In April, a decision addressing Special Appeal No. 1.554.986 was published in the Official Gazette of the Superior Court of Justice (“STJ”)1, whereby the Court’s 3rd Panel limited the extension of confidentiality granted to Leniency Agreements entered into by the Administrative Council for Economic Defense (“CADE”) up until the publication of the conclusive Technical Opinion prepared by CADE’s Superintendence General.
In 2013, Electrolux do Brasil S.A (“Electrolux”) lodged a damages lawsuit against Whirlpool S.A (“Whirlpool”) and Brasmotors S.A (“Brasmotors”)2 due to losses resulting from the acquisition of compressors purchased under artificially high prices as a result of the defendant’s participation in an alleged cartel3. Whirpool and Brasmotors claimed in their Special Appeal that it was impossible to attach copies of the Leniency Agreement signed by a third undertaking4 to the lawsuit’s record, in addition to other documents which justified the initiation of the cartel investigation.
According to Justice Marco Aurélio Bellizze, Rapporteur of the Special Appeal before the STJ, the confidentiality initially granted by Leniency Agreements plays a crucial role in effectively enforcing its provisions, both in relation to incentives for collaboration by coauthors and the success of the investigations triggered by the agreement.
However, once the Leniency Agreement is accepted and formalized, the confidentiality extension would only be justified in favor of the investigation or with regard to specific documents whose confidentiality should be maintained to preserve competition. Therefore, even if the confidentiality term is extended, it cannot be extended indefinitely. According to the Rapporteur, it would become unreasonable to keep confidentiality after the discovery phase, which happens when the conclusive Technical Opinion issued by the General Superintendence is presented to CADE’s Tribunal – the collegiate body responsible for issuing a verdict on Administrative Proceedings.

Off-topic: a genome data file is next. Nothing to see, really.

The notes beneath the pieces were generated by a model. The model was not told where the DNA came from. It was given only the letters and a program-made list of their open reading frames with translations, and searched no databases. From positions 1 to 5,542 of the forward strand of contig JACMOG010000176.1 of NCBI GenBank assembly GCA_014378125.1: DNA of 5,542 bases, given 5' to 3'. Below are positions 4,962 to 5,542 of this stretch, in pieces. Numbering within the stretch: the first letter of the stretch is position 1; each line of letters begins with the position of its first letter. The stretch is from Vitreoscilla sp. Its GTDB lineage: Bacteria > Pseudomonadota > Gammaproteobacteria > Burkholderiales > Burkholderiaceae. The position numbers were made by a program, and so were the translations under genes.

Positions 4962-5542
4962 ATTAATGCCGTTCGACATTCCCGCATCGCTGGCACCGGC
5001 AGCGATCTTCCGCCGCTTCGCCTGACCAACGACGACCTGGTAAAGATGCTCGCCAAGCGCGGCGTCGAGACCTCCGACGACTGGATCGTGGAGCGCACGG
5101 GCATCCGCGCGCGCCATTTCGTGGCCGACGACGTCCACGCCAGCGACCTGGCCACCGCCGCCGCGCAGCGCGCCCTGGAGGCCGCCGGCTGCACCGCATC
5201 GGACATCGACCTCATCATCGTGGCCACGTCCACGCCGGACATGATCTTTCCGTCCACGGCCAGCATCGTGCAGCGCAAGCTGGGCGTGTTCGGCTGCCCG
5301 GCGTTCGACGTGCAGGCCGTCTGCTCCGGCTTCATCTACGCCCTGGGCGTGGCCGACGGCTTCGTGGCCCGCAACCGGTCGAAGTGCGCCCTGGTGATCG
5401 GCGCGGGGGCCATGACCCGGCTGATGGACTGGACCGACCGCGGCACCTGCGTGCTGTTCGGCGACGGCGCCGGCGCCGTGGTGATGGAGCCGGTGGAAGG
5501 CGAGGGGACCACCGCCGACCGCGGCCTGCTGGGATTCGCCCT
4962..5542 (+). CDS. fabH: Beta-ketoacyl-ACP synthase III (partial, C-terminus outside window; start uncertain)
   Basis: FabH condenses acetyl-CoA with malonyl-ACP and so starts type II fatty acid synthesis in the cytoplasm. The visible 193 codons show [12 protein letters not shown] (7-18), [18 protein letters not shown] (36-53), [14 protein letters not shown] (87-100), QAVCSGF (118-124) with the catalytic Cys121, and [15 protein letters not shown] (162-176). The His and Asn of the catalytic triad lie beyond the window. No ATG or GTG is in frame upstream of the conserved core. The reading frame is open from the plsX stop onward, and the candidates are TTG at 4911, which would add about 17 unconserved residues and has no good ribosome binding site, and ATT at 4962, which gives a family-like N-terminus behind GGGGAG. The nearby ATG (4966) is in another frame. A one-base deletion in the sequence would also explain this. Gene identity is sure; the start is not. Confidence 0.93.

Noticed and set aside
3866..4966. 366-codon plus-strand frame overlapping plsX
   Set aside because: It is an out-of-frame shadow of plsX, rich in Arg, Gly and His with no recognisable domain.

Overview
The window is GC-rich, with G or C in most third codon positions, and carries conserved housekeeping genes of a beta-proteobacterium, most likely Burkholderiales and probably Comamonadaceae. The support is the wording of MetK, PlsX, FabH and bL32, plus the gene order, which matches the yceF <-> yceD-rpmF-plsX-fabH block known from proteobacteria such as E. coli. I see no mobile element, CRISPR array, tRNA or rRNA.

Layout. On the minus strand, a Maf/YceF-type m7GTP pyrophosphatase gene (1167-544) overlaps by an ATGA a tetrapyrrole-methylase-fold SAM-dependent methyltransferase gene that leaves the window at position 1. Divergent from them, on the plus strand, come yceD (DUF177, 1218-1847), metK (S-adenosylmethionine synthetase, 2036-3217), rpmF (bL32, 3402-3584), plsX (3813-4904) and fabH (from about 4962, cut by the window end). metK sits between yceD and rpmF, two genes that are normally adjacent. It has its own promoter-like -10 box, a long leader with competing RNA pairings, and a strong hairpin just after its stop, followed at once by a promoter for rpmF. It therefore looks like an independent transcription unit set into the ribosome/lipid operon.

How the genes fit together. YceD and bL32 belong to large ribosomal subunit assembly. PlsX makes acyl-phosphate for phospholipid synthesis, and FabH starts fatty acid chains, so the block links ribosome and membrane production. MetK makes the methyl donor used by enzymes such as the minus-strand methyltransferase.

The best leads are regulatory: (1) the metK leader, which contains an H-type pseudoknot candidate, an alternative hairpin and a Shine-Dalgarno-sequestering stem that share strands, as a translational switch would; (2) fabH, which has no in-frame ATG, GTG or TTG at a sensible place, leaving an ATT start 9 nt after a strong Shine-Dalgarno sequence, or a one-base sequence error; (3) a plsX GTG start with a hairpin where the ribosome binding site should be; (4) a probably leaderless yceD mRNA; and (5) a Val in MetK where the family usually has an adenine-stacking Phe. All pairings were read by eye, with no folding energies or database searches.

Thus, the limitation of the confidentiality of Leniency Agreements aims to avoid guaranteeing the leniency applicant an advantage that is not provided by law, since the applicable immunities are restricted to the administrative and criminal spheres, without any legal reference to civil liability derived from anticompetitive practices. The disclosure of the information is also intended to ensure that the damage caused to third parties is not perpetuated, as the indefinite limitation of free public access to the content of the agreement and its documents would be a disproportional measure which would restrain third parties possibly affected by the investigated conduct to seek indemnification of losses.
Despite the position described above, it is important to bear in mind that the necessity of limiting access to portions of documents (such as those that leniency applicants claim to be industrial secrets) should not be compared with the documents that constitute evidence of the cartel agreement without any confidential content. This assessment, according to the decision under analysis, should be made by the court responsible for the appreciation of the damages lawsuit.
It is worth noting that the application of such judicial precedent may affect the reach of art. 207 of CADE’s Internal Regulations, which sets forth that the identity of leniency applicants will be kept confidential until a final ruling on the case is made by CADE’s Tribunal.